I didn’t need to adapt to a tiny keyboard or screen, as I had to with the Portfolio and Psion. I didn’t need hook the device into an external keyboard, as I did with my Palm devices (and, later, Android-powered phones and tablets). And, like many other owners of a netbook, I learned to quickly eke out a bit more space on that seven-inch screen by putting applications into full-screen mode. I even, grudgingly, managed to get kind of comfortable with the trackpad — something I’ve never liked on any laptop that I’ve owned.

If you’re wondering how portable my netbook was, here’s a (really bad) photo I took all those years ago, comparing the sizes of my netbook and one of the ThinkPad T40s I was using at the time:

Netbook and laptop, side by side, circa 2007

From the day after I bought it, my Eee PC went everywhere with me. I slipped it into my work bag so I could check my personal email and do some writing or make a VOIP call at lunch. I carried it with me when I took my daughter to her Sunday play group; the 90 minutes of that session enabled me to do a lot of writing. And the EeePC tagged along with me to various conferences and events, which helped reduce the weight of my carry-on bag. Later, when my wife went back to school, she hijacked my netbook to use while on campus.

That little Christmas present to myself logged a lot of kilometres of travel. It logged thousands of hours of use. It enabled me to keep the momentum of certain projects going when I desperately needed that momentum. It made portable computing, at least for me, fun again.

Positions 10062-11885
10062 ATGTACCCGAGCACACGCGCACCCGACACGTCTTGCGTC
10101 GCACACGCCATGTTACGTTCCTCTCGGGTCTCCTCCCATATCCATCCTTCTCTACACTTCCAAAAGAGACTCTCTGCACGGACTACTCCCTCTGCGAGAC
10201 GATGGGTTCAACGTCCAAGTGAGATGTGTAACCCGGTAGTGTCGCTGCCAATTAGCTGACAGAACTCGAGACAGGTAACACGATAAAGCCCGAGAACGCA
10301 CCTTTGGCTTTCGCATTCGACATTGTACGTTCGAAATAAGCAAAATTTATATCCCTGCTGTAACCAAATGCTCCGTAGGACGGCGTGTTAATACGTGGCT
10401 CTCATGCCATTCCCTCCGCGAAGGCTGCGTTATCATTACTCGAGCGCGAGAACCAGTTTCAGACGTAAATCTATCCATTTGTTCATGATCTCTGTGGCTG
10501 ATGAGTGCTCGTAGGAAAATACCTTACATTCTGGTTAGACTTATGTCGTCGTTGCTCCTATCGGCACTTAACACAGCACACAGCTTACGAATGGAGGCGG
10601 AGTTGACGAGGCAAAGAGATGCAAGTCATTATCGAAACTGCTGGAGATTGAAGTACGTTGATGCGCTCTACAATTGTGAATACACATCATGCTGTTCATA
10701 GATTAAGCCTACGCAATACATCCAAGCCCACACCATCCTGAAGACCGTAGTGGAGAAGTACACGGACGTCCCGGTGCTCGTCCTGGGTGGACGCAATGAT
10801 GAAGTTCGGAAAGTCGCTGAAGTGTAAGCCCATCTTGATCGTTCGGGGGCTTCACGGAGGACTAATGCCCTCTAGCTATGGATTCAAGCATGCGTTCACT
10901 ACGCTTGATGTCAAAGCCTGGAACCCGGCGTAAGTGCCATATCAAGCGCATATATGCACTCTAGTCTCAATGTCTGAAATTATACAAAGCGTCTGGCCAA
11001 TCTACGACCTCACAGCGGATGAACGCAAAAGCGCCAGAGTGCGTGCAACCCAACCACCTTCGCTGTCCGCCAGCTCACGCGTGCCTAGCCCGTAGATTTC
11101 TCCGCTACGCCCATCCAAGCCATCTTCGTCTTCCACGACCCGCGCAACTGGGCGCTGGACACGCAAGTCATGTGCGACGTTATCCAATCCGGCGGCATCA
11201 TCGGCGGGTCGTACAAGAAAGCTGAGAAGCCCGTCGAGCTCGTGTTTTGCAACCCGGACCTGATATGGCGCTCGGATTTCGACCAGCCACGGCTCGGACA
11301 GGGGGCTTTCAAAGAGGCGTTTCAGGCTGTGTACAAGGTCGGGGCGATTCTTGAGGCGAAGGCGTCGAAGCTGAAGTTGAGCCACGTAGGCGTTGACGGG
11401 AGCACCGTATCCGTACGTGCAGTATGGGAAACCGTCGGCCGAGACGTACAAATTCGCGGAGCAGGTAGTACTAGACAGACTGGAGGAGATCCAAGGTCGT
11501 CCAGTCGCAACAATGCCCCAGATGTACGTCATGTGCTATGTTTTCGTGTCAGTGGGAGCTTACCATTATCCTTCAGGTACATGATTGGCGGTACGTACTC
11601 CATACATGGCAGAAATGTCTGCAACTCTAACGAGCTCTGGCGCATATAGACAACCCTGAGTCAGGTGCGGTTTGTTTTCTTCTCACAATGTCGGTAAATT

Netbooks brought true consumer computing to a wider audience. Computing without bulk, without bells and whistles. Netbooks were stripped back to the basics, basics that made up the day-to-day computing of the average person. Not the specialist, not the coder or gamer, but someone who needed to do simple tasks without lugging something heavy around with them.

The Eee PC and other early netbooks were also important to me not simply because they were portable and usable. They introduced Linux to a wider audience. Asus’ netbooks, for example, ran a customized version of the Linux distribution Xandros Desktop. And it wasn’t the techie, difficult-to-use and set up Linux that many people had visions of. Instead, the Eee PC’s desktop was quite user friendly and easy to use. Here’s what that desktop looked like:

The Eee PC’s default desktop

See how the applications were group based on their purpose? What you needed was only a click or two away. The user interface was compact, tight, and quickly became intuitive.

I remember people deriding netbooks as useless. But those people were wrong. Netbooks were incredibly useful. At least, they could be. Netbooks weren’t universal computing devices. Not by a long shot. But for everyday use — like using email, browsing the web, writing letters (and more) and taking care of your personal accounts — a netbook was more than enough. I found myself doing much, much more than that, including recording and editing audio and doing some light graphics work.